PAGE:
January 26, 2006

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The X List: The National Society of Film Critics’ Guide to the Movies That Turn Us On, edited by Jami Bernard (Da Capo Press, 2005)

B+

Giggles aside, sex is hard.

Sex isn’t just difficult to make really sexy. It’s surprisingly difficult to write about in a way that is sexy, smart or even just interesting. After all, what you find sexy and what I find sexy might be very different things. And the third person who writes about it for both of us might have no idea how to appeal to all.

The X List: The National Society of Film Critics’ Guide to the Movies That Turn Us On, edited by Jami Bernard (Da Capo Press, 2005), looks at sex in movies (Kinsey) and sexy movies (Last Tango in Paris). The critics chiming in include all the big boys: Peter Travers, Lisa Schwarzbaum, David Edelstein, Ty Burr and, of course, El Ebert. (Roger Ebert is perhaps the least likely commentator on sex given his grumpy TV personality. Unsurprisingly his article is a rosy memory of his own job with Russ Meyer that doesn’t have a whisper of sex to it.)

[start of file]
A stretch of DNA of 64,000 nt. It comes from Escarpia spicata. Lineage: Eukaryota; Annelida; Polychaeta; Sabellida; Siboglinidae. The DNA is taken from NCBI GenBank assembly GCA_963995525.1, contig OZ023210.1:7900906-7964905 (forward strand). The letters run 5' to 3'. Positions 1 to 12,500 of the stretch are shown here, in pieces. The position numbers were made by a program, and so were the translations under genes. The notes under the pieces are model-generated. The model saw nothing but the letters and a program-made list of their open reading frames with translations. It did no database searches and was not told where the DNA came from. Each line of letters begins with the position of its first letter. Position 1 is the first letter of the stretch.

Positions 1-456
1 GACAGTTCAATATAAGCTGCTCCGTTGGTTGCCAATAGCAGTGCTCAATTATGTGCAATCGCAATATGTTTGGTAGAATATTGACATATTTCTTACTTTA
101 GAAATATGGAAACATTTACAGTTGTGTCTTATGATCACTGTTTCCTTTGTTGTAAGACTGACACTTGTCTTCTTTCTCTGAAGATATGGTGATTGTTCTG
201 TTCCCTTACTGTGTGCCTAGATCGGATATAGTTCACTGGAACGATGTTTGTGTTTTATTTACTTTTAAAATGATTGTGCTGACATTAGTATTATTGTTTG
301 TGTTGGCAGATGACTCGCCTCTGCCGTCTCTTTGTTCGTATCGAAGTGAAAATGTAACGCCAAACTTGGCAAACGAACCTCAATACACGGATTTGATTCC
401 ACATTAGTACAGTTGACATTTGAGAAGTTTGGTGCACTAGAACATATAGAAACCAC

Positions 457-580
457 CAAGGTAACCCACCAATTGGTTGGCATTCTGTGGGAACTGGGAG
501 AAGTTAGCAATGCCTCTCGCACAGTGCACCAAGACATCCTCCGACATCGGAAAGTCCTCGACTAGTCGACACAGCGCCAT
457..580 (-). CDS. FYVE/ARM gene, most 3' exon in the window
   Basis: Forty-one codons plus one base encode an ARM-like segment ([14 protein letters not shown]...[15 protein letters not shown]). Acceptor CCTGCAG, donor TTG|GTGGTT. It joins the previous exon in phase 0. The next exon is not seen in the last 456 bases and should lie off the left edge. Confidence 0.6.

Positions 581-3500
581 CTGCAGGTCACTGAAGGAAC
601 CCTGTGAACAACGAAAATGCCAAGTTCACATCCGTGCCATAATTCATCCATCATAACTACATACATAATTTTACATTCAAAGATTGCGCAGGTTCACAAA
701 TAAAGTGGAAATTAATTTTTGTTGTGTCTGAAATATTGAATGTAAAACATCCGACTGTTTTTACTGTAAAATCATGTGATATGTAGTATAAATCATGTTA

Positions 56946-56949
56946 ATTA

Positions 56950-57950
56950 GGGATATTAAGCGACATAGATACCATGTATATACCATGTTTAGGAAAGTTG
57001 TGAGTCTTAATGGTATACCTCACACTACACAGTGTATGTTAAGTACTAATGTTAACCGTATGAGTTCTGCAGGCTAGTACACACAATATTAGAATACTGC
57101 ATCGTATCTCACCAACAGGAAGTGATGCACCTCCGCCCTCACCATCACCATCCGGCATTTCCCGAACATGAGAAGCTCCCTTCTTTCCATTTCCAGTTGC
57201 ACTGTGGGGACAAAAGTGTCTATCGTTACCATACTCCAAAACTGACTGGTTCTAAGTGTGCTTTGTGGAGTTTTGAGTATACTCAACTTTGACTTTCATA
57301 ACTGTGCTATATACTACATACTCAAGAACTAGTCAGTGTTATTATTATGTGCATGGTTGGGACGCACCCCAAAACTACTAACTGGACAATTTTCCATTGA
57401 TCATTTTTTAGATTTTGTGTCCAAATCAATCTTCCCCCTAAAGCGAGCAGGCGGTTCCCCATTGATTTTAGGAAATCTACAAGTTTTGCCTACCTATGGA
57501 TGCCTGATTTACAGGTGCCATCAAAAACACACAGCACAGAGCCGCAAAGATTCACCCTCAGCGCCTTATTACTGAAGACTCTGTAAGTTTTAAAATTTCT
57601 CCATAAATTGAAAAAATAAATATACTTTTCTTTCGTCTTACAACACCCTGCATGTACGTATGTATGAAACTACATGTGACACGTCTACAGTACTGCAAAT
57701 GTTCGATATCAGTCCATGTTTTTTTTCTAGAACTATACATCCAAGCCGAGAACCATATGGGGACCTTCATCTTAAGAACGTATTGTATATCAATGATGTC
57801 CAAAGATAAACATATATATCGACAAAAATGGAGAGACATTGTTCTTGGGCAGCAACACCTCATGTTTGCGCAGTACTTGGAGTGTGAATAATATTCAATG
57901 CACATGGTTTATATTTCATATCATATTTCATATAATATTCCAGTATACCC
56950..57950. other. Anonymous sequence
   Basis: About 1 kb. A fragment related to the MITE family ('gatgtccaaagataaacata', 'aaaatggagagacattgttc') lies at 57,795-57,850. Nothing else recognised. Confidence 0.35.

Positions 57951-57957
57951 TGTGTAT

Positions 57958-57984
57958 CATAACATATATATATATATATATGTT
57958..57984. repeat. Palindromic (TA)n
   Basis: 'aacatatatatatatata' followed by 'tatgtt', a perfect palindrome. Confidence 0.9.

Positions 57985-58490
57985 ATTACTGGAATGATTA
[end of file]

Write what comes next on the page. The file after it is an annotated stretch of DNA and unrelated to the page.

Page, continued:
Naturally, what turns us on first often turns us on best. The discussions for The Long, Hot Summer and It Happened One Night are far more glowing than the harsher dissections of films from the 1990s and 2000s. The more sex makes it to the screen, it seems, the less sexy the movies have become. Schwarzbaum, a no-nonsense reviewer for Entertainment Weekly, turns into a giggling schoolgirl in her discussion of Butch Cassidy and the Sundance Kid. Next to the raw erotic draw of the men in that movie, Eyes Wide Shut doesn’t just seem like pretentious crap; it seems like pretentious crap where even the sex is off-putting and un-erotic.

Amy Diaz

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